Text of Shan Herald Agency for News report dated 31 May, carried in English by Burmese opposition electronic newspaper BurmaNet News on 1 June

    The local military authorities in the north had, on 24 May, issued a directive ordering all village and tract level councils to return their rubber seals raising questions whether Rangoon is going to adopt another new title for itself, reported SHAN [Shan Herald Agency for News] source from the Chinese border.

    The deadline for the Muse district has been given as 31 May. Prior to the order, 22 retired armed servicemen in the Northeast Regional Command with headquarters in Lashio had been sent to Rangoon for a refresher training in administration, intelligence and combat. "These two events maybe somehow connected", he guessed.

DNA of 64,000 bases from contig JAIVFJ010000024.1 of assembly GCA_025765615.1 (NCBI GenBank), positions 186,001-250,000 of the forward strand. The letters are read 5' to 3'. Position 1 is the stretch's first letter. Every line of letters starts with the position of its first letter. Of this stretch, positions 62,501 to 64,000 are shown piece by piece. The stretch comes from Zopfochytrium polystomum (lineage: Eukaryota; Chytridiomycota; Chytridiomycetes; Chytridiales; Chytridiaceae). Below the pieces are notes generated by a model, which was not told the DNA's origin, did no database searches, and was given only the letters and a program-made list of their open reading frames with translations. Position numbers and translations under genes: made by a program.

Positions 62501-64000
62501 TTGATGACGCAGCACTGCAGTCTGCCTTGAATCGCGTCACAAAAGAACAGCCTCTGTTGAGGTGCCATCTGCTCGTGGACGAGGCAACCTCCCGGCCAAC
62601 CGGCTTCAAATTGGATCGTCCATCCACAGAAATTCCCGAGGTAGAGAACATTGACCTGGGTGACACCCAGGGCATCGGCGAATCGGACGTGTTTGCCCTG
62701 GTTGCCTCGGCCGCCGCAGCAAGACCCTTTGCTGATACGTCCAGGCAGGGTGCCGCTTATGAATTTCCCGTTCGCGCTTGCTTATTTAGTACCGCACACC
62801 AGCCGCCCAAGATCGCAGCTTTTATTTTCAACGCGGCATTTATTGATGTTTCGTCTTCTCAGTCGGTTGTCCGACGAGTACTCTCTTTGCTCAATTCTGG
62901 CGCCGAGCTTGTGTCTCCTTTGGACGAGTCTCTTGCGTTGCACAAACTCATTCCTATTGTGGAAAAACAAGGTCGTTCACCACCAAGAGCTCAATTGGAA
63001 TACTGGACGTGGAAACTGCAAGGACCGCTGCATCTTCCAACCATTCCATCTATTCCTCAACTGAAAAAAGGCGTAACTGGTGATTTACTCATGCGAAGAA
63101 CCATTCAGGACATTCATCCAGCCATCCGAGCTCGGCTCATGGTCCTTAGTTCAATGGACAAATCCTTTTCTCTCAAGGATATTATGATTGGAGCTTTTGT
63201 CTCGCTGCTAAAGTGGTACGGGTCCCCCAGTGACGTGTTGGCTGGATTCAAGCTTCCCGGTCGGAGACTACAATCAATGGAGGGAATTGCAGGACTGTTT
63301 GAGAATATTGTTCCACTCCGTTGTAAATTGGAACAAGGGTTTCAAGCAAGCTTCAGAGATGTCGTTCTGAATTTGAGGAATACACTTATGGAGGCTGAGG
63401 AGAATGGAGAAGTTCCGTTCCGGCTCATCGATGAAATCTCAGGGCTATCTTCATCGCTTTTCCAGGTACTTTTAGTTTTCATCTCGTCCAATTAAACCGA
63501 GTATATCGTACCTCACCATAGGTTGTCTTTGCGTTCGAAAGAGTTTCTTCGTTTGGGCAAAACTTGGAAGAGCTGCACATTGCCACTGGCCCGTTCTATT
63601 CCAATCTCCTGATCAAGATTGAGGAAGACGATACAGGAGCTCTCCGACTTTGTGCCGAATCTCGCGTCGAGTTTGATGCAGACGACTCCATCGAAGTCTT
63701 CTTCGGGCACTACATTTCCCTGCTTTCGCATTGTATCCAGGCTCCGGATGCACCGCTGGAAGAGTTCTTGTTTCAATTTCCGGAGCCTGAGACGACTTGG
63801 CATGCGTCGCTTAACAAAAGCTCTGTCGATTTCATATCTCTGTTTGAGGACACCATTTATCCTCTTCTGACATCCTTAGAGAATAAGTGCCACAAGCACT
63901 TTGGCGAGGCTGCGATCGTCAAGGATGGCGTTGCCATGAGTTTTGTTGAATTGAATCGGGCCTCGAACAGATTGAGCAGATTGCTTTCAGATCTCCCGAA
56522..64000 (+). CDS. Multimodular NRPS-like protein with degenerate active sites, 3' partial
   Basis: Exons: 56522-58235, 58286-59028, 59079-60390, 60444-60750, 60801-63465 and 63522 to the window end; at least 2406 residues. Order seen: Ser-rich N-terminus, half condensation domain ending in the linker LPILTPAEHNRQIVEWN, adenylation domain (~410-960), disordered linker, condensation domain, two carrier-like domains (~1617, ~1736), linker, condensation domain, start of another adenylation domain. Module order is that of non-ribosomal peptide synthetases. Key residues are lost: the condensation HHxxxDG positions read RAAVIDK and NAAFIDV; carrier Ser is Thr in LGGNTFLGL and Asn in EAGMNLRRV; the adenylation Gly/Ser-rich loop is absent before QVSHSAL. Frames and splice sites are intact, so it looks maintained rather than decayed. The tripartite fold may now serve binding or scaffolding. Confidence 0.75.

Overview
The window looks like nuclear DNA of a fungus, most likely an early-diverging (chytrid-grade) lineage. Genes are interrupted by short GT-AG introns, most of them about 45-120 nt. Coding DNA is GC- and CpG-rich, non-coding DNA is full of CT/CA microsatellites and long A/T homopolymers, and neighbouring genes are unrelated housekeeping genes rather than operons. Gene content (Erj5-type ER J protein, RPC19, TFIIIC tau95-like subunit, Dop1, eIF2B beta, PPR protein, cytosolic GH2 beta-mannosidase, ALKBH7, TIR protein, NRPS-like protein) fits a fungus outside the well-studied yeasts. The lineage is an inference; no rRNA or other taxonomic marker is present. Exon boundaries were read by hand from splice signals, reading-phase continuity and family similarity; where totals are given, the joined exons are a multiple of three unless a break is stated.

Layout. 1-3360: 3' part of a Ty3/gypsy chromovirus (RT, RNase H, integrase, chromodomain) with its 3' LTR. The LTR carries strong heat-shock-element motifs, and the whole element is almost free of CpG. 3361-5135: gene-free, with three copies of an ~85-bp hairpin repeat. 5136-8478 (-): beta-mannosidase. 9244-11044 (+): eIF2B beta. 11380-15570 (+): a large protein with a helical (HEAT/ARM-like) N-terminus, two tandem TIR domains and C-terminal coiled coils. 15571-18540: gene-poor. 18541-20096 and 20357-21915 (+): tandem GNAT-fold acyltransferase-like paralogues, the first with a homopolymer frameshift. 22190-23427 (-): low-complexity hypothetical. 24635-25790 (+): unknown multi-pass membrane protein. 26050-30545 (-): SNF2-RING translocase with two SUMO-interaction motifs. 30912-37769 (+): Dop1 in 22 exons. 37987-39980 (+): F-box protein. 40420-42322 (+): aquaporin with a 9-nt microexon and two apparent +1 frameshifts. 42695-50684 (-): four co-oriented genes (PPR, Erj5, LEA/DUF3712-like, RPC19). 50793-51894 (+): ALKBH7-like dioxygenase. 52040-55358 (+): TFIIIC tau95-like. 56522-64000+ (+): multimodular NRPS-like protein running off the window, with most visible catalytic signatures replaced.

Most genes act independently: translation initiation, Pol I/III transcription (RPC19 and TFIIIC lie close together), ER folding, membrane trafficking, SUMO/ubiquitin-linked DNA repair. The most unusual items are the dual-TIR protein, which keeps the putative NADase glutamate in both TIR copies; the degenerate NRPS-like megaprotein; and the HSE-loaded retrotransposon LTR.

According to the present Burmese administrative system, there are quarter peace and development councils within the town limits and tract peace and development councils and village peace and development councils outside the town limits.
    U.S. Adds Khun Sa and Wei Hsueh Kang to World Drug Kingpin Suspect List

    WASHINGTON (Reuters) - The United States added 12 suspected international drug kingpins, including seven from Mexico, to a blacklist aimed at blocking them from laundering profits.

    The names were added to 12 posted last year by the U.S. government under a law that punishes individuals and enterprises that do business with the alleged traffickers.